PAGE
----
I could hear the bomb tick
in your jacket. Between layers
of leather, so close to chest.
I wouldn’t have noticed
if we hadn’t been pushed
together on the train.
You caught my bags and fall
and I had to say thank you,
fist making a zero around
the metal pole. Now I eat
from your palm, gaps between
fingers, gaps of sewer grate.
I think of the line of your smile
against my closed mouth.
Soon I stop the tape, pinch
the black timeline between
my fingers and pull until over.
You hold me up to the light,
back me against the bulb until
gold snows on my shoulders.
You make me lick the mirror,
something about catching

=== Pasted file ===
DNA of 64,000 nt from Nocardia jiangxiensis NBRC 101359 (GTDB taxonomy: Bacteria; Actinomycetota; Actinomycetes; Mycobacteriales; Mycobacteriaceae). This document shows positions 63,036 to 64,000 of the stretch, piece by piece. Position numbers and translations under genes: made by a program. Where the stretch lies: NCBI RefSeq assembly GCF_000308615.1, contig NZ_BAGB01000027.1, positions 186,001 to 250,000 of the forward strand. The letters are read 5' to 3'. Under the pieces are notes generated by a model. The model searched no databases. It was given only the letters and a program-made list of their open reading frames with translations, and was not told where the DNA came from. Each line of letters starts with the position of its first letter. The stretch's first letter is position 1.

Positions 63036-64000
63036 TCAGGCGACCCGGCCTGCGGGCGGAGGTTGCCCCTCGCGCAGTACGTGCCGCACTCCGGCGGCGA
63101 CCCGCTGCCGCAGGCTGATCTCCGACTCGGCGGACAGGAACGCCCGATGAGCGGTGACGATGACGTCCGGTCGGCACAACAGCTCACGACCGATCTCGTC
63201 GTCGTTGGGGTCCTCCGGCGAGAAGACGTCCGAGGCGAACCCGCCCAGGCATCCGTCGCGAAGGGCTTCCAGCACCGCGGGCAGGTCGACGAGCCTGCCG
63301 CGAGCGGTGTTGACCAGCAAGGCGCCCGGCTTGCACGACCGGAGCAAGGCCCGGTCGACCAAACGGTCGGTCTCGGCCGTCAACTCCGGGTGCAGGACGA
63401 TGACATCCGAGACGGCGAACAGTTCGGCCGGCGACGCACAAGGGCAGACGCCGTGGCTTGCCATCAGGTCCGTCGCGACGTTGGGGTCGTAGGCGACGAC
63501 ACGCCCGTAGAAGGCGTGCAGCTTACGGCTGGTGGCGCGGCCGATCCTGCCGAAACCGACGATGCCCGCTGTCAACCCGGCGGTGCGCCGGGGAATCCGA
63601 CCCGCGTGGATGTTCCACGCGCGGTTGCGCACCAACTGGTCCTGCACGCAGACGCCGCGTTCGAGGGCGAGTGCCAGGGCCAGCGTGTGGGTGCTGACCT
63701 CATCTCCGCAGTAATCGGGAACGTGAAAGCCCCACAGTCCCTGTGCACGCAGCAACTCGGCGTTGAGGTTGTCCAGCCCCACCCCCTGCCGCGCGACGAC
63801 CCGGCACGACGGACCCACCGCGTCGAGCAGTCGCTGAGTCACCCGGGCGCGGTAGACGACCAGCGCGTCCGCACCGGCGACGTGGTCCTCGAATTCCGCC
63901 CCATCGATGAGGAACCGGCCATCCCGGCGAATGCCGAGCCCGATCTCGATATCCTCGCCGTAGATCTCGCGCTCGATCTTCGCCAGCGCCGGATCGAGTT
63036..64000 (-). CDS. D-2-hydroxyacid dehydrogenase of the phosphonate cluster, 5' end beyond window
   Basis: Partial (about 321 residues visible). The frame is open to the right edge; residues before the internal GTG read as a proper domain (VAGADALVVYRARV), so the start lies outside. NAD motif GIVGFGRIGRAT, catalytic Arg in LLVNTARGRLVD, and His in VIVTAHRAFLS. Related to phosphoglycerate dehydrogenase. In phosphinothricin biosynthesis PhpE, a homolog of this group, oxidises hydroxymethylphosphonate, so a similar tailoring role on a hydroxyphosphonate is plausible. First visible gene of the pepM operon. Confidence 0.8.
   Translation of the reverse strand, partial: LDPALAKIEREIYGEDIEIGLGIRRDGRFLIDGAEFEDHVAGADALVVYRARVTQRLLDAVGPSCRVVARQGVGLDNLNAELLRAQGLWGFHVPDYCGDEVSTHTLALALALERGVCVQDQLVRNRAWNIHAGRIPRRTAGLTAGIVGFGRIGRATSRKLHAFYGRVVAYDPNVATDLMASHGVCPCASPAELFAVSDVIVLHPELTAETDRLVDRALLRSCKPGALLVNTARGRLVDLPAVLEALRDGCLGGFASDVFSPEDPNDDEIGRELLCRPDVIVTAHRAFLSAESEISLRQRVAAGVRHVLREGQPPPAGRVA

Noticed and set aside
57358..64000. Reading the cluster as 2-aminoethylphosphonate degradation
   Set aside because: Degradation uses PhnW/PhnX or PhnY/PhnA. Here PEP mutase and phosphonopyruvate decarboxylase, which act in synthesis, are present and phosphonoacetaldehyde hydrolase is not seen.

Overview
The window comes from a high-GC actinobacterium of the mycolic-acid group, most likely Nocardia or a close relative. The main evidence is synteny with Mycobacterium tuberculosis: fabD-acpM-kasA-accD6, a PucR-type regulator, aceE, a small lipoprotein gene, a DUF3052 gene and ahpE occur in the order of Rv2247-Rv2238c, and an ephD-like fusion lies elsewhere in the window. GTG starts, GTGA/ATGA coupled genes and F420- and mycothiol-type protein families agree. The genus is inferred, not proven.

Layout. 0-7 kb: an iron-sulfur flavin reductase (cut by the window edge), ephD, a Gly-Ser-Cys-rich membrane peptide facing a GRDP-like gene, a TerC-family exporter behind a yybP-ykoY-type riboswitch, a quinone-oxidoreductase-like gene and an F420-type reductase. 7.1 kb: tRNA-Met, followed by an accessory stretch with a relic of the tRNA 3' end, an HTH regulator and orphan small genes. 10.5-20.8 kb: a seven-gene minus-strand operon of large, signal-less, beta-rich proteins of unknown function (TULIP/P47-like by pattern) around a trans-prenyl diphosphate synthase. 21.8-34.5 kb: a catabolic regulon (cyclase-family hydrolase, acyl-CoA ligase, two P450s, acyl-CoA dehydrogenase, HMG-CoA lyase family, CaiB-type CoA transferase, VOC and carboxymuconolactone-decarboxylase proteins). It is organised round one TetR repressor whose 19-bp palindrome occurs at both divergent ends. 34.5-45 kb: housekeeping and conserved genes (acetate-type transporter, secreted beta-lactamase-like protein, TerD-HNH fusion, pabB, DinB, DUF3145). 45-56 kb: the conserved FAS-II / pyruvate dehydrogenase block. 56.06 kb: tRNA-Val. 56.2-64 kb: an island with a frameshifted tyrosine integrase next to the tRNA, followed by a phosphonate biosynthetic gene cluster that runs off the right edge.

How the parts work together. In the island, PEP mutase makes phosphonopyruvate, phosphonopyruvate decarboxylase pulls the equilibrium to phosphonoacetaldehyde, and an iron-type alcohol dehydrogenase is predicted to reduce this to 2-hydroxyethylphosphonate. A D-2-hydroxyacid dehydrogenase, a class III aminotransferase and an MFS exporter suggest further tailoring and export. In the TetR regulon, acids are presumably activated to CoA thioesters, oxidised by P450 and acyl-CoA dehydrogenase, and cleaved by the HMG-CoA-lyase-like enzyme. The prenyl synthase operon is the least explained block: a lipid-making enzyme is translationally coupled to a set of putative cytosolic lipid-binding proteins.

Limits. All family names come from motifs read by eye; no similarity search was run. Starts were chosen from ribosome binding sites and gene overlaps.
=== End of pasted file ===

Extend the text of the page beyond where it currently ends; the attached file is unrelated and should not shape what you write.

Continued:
the girl between tongue
and teeth. Smoke folds over
her and the bomb breathes
after another run to station.

Lake W. is a teenage poet from the States who doesn’t like much about them. She is asexual and tired. She posts poetry readings to as she’s starting to get used to her voice again.

Vagabond City Literary Journal

Founded in 2013, we are a literary journal dedicated to publishing outsider literature. We publish art, prose, reviews, and interviews from marginalized creators.